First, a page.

Further to our April 5 blog, the panel making recommendations on changes to the definition of catastrophic impairment has released their final report. You can find the 154 page report here.
As anticipated, there are significant changes being proposed to the catastrophic impairment definition, including:
• The Panel recommends various changes, explaining their retionale as follows:
4. PROPOSED REVISIONS to the SABS – CATASTROPHIC IMPAIRMENT DEFINITIONS
In the initial stage of its deliberations, the Panel discussed the meaning of “catastrophic impairment.” In summary, the Panel agreed that a catastrophic impairment is an extremely serious impairment or combination of impairments that is expected to be permanent and which severely impacts an individual's ability to function independently. It was the opinion of the Panel that catastrophic impairment is not a medical entity; rather, it is a legal entity which defines a point along the medical spectrum of impairment severity (Appendix 1, Survey 1).
The Panel agreed that, except for 2 (d) i, all current SABS definitions required significant revisions. The Panel voted to eliminate 2 (d) i: brain impairment that results in “a score of 9 or less on the Glasgow Coma Scale, as published in Jennett, B. and Teasdale, G., Management of Head Injuries, Contemporary Neurology Series, Volume 20, F.A. Davis Company, Philadelphia, 1981, according to a test administered within a reasonable period of time after the accident by a person trained for that purpose” (Appendix 2, Survey 2).51 It is the opinion of the Panel that this definition ought to be eliminated because of the questionable ability of the GCS to predict the long term outcomes associated with respect to catastrophic impairment.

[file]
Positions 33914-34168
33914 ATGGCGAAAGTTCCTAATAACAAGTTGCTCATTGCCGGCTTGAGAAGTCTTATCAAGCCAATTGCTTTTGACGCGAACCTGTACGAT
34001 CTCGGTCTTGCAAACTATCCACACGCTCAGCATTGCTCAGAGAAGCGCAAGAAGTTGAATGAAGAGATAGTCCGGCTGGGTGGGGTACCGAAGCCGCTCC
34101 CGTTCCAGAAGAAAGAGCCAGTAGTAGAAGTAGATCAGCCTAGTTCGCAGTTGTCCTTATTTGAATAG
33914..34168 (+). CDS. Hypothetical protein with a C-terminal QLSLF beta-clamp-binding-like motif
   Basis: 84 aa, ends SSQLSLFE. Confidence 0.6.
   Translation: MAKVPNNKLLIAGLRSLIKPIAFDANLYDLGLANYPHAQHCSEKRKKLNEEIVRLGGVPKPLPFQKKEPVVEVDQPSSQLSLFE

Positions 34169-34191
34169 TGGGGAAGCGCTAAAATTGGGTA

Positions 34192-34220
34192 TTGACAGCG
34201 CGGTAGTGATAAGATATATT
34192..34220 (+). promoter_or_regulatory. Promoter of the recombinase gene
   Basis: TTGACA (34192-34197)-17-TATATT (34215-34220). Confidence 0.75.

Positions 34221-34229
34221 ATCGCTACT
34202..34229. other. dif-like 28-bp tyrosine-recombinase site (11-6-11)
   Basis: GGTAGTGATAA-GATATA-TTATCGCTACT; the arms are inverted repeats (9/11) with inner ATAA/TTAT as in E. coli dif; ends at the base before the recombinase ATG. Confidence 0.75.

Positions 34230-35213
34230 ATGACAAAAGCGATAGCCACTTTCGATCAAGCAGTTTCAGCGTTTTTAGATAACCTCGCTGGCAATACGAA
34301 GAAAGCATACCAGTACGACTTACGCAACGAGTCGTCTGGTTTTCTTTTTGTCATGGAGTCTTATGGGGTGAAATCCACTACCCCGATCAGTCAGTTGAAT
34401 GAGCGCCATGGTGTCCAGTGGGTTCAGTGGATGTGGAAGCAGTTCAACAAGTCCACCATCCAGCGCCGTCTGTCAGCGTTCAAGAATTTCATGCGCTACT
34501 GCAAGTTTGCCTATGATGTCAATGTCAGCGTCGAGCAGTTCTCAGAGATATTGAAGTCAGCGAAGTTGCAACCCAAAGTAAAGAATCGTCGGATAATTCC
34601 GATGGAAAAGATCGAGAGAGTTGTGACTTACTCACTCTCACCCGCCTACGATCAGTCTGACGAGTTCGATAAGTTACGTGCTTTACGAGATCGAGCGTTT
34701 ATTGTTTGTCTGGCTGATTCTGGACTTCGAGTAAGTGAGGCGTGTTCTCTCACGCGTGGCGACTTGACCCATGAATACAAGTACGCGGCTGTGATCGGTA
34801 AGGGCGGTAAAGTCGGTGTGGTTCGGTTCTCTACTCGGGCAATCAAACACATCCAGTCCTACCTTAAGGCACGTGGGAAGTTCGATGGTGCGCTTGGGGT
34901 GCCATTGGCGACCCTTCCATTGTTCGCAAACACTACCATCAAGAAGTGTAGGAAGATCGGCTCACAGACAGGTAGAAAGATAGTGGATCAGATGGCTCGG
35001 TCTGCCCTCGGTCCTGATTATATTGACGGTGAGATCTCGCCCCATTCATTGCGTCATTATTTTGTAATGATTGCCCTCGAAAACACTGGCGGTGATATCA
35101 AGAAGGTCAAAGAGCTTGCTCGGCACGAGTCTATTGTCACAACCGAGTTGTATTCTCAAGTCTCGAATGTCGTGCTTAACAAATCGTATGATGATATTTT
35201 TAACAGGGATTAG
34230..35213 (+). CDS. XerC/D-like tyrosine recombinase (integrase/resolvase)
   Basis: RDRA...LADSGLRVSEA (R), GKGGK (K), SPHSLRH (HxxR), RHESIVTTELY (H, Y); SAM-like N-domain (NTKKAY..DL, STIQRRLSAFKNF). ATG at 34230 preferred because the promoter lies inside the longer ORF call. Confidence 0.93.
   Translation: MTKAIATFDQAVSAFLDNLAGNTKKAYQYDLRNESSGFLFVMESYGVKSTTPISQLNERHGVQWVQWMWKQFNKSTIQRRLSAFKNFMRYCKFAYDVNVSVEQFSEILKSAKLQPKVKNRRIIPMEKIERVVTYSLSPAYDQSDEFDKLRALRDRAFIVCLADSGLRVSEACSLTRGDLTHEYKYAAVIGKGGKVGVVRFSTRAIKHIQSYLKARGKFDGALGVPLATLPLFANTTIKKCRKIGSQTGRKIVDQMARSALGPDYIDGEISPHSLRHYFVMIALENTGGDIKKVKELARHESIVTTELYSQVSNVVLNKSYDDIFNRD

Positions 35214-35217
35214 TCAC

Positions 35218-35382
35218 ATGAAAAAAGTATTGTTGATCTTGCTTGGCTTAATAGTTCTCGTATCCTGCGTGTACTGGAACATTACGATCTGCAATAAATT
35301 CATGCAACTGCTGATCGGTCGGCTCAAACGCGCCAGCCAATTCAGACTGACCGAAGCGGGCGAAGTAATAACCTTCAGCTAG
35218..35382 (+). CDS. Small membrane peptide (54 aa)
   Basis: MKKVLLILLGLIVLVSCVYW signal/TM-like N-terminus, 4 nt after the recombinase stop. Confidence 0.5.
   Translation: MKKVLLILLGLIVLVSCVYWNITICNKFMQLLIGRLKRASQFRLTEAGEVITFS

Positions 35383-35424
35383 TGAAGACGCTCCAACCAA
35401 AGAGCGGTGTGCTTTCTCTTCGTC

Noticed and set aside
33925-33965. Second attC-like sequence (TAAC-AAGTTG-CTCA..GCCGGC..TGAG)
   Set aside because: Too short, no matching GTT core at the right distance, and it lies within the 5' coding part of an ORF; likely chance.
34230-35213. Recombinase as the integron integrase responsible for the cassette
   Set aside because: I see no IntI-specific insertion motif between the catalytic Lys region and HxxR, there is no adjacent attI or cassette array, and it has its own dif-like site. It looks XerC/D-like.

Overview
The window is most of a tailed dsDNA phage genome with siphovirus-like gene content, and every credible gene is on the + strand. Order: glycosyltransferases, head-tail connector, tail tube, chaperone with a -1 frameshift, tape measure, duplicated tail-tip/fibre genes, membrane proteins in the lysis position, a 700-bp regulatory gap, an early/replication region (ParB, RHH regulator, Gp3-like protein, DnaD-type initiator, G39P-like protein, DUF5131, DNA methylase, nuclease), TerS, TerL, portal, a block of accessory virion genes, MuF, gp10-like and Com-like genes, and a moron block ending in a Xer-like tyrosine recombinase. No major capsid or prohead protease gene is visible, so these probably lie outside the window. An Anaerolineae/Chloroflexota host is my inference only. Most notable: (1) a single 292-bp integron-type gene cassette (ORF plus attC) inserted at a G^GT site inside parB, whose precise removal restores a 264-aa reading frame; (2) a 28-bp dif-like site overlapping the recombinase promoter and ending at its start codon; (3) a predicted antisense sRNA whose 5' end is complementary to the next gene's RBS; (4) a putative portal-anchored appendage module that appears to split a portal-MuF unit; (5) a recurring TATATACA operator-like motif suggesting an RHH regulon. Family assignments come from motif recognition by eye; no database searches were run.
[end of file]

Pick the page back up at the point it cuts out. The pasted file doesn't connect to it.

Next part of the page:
• the Panel recommends striking a further expert Panel for a Paediatric Working Group to come up with recommendations for CAT impairment for children 17 years and younger; and
• the Panel recommends an “interim catastrophic impairment” status be created.
CAT Designation Proposed Revisions to the Definition
The proposed revised definitions by the Panel include:
2(a) paraplegia or tetraplegia that meets the following criteria i and ii, and either iii or iv:
i. The Insured Person is currently participating in, or has completed a period of, in-patient spinal cord injury rehabilitation in a public rehabilitation hospital; and
ii. The neurological recovery is such that the permanent ASIA Grade can be determined with reasonable medical certainty according to the American Spinal Injury Association Standards (Marino RJ et al. ASIA Neurological Standards Committee 2002. International standards for neurological classification of spinal cord injury. J Spinal Cord Med 2003; 26(Suppl 1): S50–S56)62 and
iii. The permanent ASIA Grade is A, B, or C or,
iv. The permanent ASIA Grade is or will be D provided that the insured has a permanent inability to walk independently as defined by scores 0–3 on the Spinal Cord Independence Measure item 12 (indoor mobility, ability to walk <10 m) (Catz A, Itzkovich M, Tesio L, et al. A multicenter international study on the spinal cord independence measure, version III: Rasch psychometric validation. Spinal Cord 2007; 45: 275–91) and/or requires urological surgical diversion, an implanted device, or intermittent or constant catheterization in order to manage the residual neuro-urological impairment.12